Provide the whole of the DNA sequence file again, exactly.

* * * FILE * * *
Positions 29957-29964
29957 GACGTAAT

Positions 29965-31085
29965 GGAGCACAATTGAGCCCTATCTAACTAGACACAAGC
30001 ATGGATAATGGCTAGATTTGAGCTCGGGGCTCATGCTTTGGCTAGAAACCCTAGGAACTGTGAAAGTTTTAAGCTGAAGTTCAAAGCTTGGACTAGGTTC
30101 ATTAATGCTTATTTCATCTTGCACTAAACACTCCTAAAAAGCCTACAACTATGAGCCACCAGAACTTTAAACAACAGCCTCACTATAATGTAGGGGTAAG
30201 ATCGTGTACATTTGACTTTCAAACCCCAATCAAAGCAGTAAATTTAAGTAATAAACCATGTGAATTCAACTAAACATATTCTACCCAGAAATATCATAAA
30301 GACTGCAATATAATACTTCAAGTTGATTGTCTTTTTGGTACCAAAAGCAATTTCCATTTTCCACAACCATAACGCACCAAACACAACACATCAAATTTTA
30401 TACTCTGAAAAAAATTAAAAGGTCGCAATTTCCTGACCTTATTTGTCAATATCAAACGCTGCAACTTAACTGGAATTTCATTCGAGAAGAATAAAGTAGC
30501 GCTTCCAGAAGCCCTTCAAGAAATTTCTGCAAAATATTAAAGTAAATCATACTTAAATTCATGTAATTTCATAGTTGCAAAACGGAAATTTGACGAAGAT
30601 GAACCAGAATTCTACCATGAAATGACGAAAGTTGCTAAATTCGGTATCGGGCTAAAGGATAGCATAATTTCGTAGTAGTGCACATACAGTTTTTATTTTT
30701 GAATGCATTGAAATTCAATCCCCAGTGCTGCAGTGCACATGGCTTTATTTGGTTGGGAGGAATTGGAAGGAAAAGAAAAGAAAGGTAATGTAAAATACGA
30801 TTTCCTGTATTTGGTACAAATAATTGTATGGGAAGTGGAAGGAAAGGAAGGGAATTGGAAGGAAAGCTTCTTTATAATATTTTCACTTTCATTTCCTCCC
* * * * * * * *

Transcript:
Positions 29957-29964
29957 GACGTAAT

Positions 29965-31085
29965 GGAGCACAATTGAGCCCTATCTAACTAGACACAAGC
30001 ATGGATAATGGCTAGATTTGAGCTCGGGGCTCATGCTTTGGCTAGAAACCCTAGGAACTGTGAAAGTTTTAAGCTGAAGTTCAAAGCTTGGACTAGGTTC
30101 ATTAATGCTTATTTCATCTTGCACTAAACACTCCTAAAAAGCCTACAACTATGAGCCACCAGAACTTTAAACAACAGCCTCACTATAATGTAGGGGTAAG
30201 ATCGTGTACATTTGACTTTCAAACCCCAATCAAAGCAGTAAATTTAAGTAATAAACCATGTGAATTCAACTAAACATATTCTACCCAGAAATATCATAAA
30301 GACTGCAATATAATACTTCAAGTTGATTGTCTTTTTGGTACCAAAAGCAATTTCCATTTTCCACAACCATAACGCACCAAACACAACACATCAAATTTTA
30401 TACTCTGAAAAAAATTAAAAGGTCGCAATTTCCTGACCTTATTTGTCAATATCAAACGCTGCAACTTAACTGGAATTTCATTCGAGAAGAATAAAGTAGC
30501 GCTTCCAGAAGCCCTTCAAGAAATTTCTGCAAAATATTAAAGTAAATCATACTTAAATTCATGTAATTTCATAGTTGCAAAACGGAAATTTGACGAAGAT
30601 GAACCAGAATTCTACCATGAAATGACGAAAGTTGCTAAATTCGGTATCGGGCTAAAGGATAGCATAATTTCGTAGTAGTGCACATACAGTTTTTATTTTT
30701 GAATGCATTGAAATTCAATCCCCAGTGCTGCAGTGCACATGGCTTTATTTGGTTGGGAGGAATTGGAAGGAAAAGAAAAGAAAGGTAATGTAAAATACGA
30801 TTTCCTGTATTTGGTACAAATAATTGTATGGGAAGTGGAAGGAAAGGAAGGGAATTGGAAGGAAAGCTTCTTTATAATATTTTCACTTTCATTTCCTCCC